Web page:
With Max Azaria’s BCBG to be yet another consumer outlet to move entirely online, it is impossible to ignore the ever-growing trends of shopping in the online world. As major clothing companies begin to transition the way music, movies and books have, we can expect more stores to follow suit. While this hurts the job market, consumer pressure on retailers for convenience makes it impossible for stores to stay open with the increased online demand.
In an effort to save BCBG from bankruptcy, Reuters reports that nearly 200 stores will be closed, like competitive brand American Apparel. Bloomberg reports that while BCBG is not considering selling the company completely, it does have plans for complete restructuring to compensate for the debt and online shopping trend.
As markets have shifted online over the last 10 years, BCBG must do the same to stay relevant and competitive. While this bold move removes thousands of retail positions from the job market, the consumer convenience and money-saving strategies for the company unfortunately outweigh any job loss from the business perspective. CNN reports that Macy’s, one of the nation’s largest retailers, will let go of approximately 10,000 employees with the store closures that will occur this year.
With the number of major retailers closing this year alone, the unemployment rate will surely increase. This level of job loss is devastating to retail workers, but businesses find it is not cost-efficient to own stores with numerous employees if most of the purchases are made online and the store spends more money on rent than it makes in sales. From a business and consumer standpoint, it is difficult to deny the incentive of the digital world.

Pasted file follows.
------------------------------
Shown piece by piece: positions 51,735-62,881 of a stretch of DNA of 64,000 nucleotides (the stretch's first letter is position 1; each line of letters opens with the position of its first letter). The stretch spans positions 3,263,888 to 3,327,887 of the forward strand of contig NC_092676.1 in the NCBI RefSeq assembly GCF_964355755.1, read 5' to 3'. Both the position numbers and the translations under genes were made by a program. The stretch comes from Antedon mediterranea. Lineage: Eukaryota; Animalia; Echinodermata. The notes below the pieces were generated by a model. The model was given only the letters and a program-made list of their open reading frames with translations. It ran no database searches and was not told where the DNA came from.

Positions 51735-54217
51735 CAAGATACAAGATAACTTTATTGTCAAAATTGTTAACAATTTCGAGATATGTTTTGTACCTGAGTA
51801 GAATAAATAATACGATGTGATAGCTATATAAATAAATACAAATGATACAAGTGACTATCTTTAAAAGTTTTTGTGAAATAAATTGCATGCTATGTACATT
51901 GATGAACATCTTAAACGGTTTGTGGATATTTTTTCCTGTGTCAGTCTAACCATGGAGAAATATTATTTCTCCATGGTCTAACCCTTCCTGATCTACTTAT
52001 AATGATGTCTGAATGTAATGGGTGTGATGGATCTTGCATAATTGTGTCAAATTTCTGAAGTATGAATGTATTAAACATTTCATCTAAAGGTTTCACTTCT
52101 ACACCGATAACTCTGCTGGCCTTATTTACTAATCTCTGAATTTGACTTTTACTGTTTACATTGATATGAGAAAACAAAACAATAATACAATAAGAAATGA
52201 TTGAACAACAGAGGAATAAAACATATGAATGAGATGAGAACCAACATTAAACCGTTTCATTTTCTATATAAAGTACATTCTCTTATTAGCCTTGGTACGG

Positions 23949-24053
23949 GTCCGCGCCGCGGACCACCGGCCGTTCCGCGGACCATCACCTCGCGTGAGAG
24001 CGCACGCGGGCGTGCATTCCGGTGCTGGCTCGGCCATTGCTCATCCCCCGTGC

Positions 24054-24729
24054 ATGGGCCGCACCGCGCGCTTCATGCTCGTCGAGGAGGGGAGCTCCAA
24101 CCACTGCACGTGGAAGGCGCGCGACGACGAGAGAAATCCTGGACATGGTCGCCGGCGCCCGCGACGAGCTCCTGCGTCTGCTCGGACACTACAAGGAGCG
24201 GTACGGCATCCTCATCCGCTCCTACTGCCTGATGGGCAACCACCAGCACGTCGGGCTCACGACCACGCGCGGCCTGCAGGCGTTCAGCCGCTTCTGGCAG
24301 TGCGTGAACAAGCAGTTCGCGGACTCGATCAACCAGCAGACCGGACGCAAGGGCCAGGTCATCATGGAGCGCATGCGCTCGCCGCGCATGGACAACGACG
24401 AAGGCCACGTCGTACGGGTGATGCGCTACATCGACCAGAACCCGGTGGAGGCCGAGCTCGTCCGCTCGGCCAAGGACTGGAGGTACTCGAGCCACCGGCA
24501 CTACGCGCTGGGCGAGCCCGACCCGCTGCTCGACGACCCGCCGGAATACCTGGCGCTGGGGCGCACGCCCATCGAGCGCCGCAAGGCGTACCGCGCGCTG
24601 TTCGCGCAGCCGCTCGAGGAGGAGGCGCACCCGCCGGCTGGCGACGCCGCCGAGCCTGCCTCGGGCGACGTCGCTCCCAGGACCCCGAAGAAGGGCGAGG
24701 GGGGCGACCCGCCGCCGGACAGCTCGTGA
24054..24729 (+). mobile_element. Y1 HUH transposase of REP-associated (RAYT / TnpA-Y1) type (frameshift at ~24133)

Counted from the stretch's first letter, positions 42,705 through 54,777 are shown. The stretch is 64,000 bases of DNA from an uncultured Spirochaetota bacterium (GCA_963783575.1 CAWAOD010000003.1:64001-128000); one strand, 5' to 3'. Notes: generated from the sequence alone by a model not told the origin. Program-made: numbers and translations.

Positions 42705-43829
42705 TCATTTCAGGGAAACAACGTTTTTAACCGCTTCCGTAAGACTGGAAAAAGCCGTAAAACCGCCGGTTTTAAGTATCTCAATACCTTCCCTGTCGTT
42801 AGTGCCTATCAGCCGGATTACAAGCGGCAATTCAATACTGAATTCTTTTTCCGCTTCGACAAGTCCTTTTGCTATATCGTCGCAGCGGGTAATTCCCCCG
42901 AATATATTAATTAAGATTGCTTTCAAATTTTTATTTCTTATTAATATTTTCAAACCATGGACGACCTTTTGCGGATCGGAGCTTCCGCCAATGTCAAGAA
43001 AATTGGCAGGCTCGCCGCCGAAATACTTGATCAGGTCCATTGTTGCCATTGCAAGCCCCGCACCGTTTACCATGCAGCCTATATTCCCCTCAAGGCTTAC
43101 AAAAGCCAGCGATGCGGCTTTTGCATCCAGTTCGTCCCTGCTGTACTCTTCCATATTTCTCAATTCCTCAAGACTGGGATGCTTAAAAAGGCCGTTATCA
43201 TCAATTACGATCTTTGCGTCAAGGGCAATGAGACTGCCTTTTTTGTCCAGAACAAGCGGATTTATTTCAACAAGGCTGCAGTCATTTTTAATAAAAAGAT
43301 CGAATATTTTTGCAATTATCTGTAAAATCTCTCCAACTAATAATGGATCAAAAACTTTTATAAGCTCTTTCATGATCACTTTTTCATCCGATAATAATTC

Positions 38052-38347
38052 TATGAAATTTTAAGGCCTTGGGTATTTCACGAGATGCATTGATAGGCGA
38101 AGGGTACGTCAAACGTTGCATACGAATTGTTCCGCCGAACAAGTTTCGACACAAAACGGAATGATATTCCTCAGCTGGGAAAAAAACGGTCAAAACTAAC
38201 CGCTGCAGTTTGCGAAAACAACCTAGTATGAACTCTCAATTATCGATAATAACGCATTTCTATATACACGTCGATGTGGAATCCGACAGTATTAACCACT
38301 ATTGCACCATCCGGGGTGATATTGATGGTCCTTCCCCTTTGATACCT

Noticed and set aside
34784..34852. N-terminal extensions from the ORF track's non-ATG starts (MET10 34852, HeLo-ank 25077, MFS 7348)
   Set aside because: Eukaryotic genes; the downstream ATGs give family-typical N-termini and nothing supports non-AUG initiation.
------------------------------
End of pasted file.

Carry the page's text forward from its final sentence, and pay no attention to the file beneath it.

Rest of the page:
While brick and mortar stores offer face-to-face customer service and the ability to try on clothing, online retailers have become more user-friendly, many of which offer free returns and exchanges as well as around-the-clock call lines and chat sessions for consumers. Not only is it easier to find clothing online, but sizes are more inclusive and items are well-stocked, as opposed to traditional stores that offer fewer select sizes. Shopping is made even simpler as online accounts save credit and shipping information, making the shopping process as easy as the click of a button.
In-store shopping finds it impossible to compete with the online comparative shopping. From textbooks to technology, most deals are found online. Textbooks originally sold in a bookstore can sell for as much as $200, while an used edition can be found online for a quarter of the cost.
While we hope in-store shopping won’t be entirely obsolete, we have to face the inevitable. As media transitions to the digital world, so does the shopping experience.